Nobody likes standing in those long lines for the opportunity to deal with an angry civil servant. We could be hoeing the ancestral fields or coding the latest app, anything but standing in a line waiting to tell someone who has lost the will to live our personal details. There are people who can avoid this kind of thing because their experience of opportunity cost tends to be rendered in terms of per diems, allowances and appointments. Meanwhile, for the rest of the populace, the opportunity to stand in a long line all day is supposed to be incentive enough.
So, biometric voter registration exercise is going ahead as unplanned. Think of all the things that could have been done that cost as much as taking pictures of retinas in the hopes of documenting individuals in a deeply informally structured society. But apparently this is really, really important. Because: alien threat!
As was gently explained to the populace, this expensive proposition is meant to, among other things, protect our delicate democracy from the ravages of immigrants who love nothing better than to vote while-not-being-Tanzanian. They walk amongst us! How do you know that your Turkish air-conditioning vendor, your Chinese peanut-hawker or your time-shared Malawian gardener isn’t going to collectively wrestle your democratic security right from under you?
This masterful piece of redirection obscures the fact that the biggest threat to Tanzanian citizenship always has been, and remains, its own government. By creating an insecurity of tenure in individuals living in Tanzania, our government offers xenophobia as a natural repository for the rage this can engender. And all of it begins and ends with plebs standing in lines. Of course we are going to stand in line if not doing so carries the risk of being disenfranchised.
Every time an election rolls around, there must be drama about who gets to vote and who doesn’t. Technology is used to justify the overhaul of some important documentation required by law: Vehicle licences, new licence plate system, voter registration, voter re-registration, voter re-re-registration, national identification, mandatory colonoscopy without anaesthetic at a government health centre of your choosing, et cetera.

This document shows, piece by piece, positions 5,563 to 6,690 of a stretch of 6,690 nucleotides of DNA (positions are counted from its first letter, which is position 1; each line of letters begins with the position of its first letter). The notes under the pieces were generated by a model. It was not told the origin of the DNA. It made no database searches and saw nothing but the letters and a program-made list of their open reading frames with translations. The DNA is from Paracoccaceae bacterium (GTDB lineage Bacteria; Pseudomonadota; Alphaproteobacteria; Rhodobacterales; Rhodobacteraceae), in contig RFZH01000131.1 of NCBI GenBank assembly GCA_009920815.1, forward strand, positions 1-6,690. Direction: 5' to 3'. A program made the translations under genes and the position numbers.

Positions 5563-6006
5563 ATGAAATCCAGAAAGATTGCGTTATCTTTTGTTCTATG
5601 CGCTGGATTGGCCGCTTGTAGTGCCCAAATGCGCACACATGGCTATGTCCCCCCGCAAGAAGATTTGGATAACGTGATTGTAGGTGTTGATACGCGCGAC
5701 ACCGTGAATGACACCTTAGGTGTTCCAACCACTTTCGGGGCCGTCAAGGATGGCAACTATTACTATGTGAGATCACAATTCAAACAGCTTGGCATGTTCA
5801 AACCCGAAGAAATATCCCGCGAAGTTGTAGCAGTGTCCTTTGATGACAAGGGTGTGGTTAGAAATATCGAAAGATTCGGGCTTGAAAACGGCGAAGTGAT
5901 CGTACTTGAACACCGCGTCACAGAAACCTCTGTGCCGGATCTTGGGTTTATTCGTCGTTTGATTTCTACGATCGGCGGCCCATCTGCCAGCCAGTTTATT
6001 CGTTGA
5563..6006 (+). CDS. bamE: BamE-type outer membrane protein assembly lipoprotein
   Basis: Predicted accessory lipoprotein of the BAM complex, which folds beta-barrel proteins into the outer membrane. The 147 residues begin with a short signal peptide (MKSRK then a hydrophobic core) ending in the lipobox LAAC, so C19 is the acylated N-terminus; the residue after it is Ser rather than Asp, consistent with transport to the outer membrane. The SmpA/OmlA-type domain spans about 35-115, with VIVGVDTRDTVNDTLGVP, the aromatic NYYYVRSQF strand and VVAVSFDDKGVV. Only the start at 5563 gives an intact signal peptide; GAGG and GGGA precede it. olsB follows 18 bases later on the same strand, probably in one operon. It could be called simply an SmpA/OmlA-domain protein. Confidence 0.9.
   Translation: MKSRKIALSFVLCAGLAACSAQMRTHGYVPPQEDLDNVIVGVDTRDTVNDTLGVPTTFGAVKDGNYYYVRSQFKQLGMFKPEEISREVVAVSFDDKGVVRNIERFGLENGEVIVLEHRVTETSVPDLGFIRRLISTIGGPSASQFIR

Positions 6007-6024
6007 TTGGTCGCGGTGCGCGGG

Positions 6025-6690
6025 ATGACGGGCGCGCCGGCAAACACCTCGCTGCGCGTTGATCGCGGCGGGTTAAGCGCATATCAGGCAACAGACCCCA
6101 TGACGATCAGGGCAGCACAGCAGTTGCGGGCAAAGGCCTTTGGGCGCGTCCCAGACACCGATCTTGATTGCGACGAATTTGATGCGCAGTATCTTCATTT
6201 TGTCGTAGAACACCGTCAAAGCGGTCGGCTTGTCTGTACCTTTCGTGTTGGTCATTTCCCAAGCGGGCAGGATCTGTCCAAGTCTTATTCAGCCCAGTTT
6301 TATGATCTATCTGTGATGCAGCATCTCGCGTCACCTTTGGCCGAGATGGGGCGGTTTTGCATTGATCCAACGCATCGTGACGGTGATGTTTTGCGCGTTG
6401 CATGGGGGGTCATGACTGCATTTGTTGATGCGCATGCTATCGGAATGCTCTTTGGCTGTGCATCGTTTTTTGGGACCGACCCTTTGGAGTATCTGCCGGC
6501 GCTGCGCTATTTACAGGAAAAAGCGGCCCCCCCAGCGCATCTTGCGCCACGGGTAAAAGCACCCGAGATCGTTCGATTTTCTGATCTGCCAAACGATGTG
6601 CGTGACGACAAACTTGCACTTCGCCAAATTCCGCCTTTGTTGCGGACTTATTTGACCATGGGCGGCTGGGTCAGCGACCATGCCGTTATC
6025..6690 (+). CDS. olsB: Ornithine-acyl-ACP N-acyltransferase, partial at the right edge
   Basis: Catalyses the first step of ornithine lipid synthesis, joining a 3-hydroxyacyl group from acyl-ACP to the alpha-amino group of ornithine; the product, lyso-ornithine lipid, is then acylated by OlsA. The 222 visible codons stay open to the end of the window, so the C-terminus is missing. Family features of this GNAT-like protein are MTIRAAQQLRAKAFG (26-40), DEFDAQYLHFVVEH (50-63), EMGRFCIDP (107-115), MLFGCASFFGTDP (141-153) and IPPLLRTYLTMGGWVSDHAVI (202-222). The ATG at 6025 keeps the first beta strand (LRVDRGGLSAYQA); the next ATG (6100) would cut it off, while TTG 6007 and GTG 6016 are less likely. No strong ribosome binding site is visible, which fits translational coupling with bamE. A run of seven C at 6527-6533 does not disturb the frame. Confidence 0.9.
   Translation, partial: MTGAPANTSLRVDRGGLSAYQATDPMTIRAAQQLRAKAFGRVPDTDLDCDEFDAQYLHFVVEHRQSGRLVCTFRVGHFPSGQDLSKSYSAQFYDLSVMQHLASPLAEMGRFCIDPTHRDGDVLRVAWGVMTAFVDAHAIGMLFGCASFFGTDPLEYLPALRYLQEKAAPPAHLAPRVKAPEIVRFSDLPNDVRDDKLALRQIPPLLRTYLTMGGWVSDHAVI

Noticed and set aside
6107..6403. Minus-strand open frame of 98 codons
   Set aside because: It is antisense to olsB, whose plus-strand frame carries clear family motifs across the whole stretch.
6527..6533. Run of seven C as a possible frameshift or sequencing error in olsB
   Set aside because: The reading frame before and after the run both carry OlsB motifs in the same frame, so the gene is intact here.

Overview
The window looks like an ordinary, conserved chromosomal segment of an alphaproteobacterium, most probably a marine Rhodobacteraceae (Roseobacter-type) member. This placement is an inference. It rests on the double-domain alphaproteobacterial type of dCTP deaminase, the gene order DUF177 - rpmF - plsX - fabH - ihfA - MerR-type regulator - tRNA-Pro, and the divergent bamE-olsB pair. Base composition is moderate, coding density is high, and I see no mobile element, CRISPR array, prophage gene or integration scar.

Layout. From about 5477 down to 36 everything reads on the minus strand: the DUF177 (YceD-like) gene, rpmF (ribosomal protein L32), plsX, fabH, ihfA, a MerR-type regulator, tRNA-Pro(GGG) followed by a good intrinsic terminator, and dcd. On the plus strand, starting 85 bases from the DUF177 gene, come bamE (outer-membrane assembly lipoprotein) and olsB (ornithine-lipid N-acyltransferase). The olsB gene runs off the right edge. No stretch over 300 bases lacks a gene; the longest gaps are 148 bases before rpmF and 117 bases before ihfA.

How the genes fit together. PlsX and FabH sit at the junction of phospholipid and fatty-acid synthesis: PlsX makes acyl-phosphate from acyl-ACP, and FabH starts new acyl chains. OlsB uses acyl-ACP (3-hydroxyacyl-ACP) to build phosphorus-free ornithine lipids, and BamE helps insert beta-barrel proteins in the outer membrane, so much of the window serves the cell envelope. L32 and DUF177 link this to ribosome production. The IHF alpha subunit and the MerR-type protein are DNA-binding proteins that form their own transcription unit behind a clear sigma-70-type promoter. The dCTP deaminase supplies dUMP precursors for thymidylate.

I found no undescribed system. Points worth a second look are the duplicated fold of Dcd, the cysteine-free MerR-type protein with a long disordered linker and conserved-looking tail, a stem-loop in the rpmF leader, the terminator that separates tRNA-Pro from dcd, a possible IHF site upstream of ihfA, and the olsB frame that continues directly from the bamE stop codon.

It reminds me of the 1960s to 1990s, which I only experienced through the anecdotes from Generation Independence about their experience of democracy. Whereas before folks would line up for food and commodities and the right to vote on a ballot that only had one candidate, these days it is rights and suffrage and more. By way of an expensive piece of plastic.
To be fair, there are reasons to keep the voter registration rolling throughout the years before an election. At our rate of reproduction, it doesn’t make sense to do otherwise. But lining up? That’s just so... this is what happens when the median age of the government is 50 and above.
Ugh, and we were almost doing well here. Abolishing the president-for-life problem has created space for this our third, maybe fourth attempt at addressing a constitution for the people.
And yes, substituting a ruling party’s continuity for an individual’s delusions of political immortality opens up the debate about what political evolution actually entails. But still. It isn’t the big pieces of paper that count so much as the little steps made every decade towards a more participatory and empowered experience of citizenship.
In all this time, couldn’t we have embraced more dependable systems that can survive a 10, even 20-year cycle? If we must do technology, it would have been excellent to skip ahead of the world curve and exploit the one thing that East Africa does rather well — mobile phones.
I am sure there is a 12-year-old Kenyan girl out there who can develop an app that would make this happen. Until we can issue her a work visa, the only thing left to do is line up and hope that miraculously we’ll make it to our self-imposed deadlines.